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“Don’t be such a girl.”  “That is not how a young lady behaves.”  Comments like these are more common than we realise in a child’s world today.  The words we use have so much power over our children.  They set boundaries and limitations that children take on as truths and, more often than not, limiting beliefs. 

Women have been battling labels like “bossy” for years.  As a society, we have been course correcting this type of negative labeling.  The awareness brought about by political movements has helped us notice it, name it and do better by the aspiring young female minds of the future.  But, does this mean that it is only a feminist issue?

Poor mental health in men and boys is on the rise.  Being male makes you much more likely to be identified with ADHD and Learning Disabilities.  It also means that, as an adult, you are much more likely to suffer from substance abuse and suicidal ideation.  Why is this?

Boys often hear language that encourages them to stifle any emotion other than anger and joy.  Their emotional vocabulary becomes limited and often riddled with sexist metaphors.  It is no wonder that men have such a difficult time dealing with stress and anxiety when as boys they were not allowed to learn it.

Gender Bias is not always as overt as “You throw like a girl” or “Good Girls don’t get mad”.  Subtle gendered undertones and overtones exist in the toys they play with, the media they consume and the clothes we offer them.  For example:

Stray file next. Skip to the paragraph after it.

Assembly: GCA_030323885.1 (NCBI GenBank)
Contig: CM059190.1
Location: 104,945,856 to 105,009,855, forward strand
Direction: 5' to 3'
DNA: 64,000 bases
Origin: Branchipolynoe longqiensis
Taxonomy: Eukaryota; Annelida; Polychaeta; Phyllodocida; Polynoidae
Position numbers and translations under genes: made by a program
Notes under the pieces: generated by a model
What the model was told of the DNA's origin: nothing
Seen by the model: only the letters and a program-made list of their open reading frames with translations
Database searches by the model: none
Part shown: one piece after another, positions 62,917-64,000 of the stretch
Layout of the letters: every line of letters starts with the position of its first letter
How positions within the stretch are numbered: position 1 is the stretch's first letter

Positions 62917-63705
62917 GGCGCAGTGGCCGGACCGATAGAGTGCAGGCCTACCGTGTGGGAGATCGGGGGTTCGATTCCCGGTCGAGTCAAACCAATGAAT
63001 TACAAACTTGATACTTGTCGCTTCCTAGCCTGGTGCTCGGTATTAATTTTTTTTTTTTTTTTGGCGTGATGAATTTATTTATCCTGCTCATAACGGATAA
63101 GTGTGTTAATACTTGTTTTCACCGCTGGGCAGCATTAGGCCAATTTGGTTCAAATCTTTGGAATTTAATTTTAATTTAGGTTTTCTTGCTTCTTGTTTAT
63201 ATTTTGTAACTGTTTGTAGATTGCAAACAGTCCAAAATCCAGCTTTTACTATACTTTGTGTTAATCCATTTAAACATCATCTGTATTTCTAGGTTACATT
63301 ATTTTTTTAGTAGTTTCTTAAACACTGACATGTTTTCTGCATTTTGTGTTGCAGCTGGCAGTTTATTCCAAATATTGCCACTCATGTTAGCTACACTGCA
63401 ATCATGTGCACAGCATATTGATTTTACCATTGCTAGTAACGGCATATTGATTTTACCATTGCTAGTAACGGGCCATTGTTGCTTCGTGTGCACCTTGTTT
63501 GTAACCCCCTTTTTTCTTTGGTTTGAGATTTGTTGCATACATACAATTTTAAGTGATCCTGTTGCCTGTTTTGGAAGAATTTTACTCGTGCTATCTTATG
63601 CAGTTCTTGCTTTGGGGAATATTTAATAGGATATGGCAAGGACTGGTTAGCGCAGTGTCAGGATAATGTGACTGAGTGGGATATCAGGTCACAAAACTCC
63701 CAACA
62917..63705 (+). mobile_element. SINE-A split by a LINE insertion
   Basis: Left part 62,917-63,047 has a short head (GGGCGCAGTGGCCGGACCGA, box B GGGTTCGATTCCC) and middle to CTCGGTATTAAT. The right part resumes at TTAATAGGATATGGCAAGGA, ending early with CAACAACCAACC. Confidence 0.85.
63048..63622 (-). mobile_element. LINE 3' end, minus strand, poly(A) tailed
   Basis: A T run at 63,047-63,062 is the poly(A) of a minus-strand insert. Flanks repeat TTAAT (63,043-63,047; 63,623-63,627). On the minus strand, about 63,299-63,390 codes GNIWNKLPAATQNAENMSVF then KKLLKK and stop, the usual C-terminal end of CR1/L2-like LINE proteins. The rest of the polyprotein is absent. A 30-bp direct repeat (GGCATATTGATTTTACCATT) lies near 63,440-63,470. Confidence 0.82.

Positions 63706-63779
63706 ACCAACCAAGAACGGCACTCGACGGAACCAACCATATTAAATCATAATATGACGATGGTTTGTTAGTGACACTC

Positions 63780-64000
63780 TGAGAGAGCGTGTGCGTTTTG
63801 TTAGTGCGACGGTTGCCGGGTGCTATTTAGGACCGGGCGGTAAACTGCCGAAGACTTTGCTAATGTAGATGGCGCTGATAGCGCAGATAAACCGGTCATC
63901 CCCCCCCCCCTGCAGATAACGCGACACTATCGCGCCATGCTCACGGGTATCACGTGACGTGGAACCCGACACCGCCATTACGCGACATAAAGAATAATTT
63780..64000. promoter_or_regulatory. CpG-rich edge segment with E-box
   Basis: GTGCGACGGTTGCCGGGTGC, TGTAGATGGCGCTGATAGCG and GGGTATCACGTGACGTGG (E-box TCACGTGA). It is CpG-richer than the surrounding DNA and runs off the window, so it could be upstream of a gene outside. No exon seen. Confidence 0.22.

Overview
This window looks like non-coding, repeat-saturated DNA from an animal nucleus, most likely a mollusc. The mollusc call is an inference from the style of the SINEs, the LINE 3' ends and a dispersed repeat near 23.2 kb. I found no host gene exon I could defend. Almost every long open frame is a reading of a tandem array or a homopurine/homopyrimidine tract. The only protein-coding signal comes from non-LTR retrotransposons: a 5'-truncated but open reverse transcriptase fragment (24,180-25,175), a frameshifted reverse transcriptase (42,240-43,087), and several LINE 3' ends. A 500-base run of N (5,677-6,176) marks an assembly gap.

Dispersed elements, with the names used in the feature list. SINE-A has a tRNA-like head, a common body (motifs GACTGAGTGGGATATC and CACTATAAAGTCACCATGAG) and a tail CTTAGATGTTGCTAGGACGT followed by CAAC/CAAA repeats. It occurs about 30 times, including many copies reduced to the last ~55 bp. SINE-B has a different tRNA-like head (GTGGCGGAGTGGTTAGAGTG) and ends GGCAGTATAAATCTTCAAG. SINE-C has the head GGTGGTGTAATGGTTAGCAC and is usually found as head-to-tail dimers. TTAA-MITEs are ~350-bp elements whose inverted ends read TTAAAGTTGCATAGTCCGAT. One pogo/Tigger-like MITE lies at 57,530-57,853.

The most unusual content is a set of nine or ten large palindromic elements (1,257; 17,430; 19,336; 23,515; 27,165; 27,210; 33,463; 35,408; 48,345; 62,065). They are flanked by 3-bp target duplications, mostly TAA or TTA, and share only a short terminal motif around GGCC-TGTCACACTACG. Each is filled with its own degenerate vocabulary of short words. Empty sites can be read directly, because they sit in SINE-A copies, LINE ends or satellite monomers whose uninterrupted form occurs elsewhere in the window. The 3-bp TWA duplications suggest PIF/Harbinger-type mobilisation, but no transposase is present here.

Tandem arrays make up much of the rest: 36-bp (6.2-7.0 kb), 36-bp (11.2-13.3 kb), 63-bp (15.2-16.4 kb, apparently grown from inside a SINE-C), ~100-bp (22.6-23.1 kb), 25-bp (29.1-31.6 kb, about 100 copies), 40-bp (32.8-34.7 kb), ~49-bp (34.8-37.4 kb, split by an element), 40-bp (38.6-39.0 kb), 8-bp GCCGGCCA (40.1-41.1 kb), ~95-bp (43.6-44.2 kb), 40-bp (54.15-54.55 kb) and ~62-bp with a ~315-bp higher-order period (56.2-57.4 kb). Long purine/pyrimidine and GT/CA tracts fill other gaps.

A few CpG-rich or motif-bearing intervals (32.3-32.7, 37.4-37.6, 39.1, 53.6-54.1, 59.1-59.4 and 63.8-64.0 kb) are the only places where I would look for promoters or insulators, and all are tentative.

It’s clean up time in a year 1 classroom.  The teacher comes in and says, “Can I please have some strong boys help put away the chairs and some helpful girls put the paper away?”  These are reasonable requests for any child to do.  At the age of 5, there is no difference in strength between boys and girls.  Likewise, there is no inherent “helpfulness” in girls that is somehow lacking in boys. 

How could this teacher do better?  Simply change the language.  “Can I please have some helpful students carry the chairs and put away the paper?”  In this language, there is no implicit bias to one gender or another.  Also, the teacher is instilling the value of being helpful in all of her students.

Removing gender bias does not mean pretending that gender does not exist.  It simply means removing the unnecessary limitations based only on gender that we put on bio-psycho-social development of our children.  Both sides of the binary benefit from allowing their innate and learned characteristics to be freed from arbitrary restrictions.

How can we allow girls to be girls and boys to be boys without limiting them with gender stereotypes?  How can we provide them with opportunity to succeed and the tools to cope with emotions at the same time?  These are the issues that the 21st century parent needs to tackle in order to help their children be their best selves as children and most successful as adults.

Recently the male allies network for one of our banking clients asked us to create a session geared towards  parents of young children covering this topic of unconscious gender bias and it was extremely well received.

View the course outline here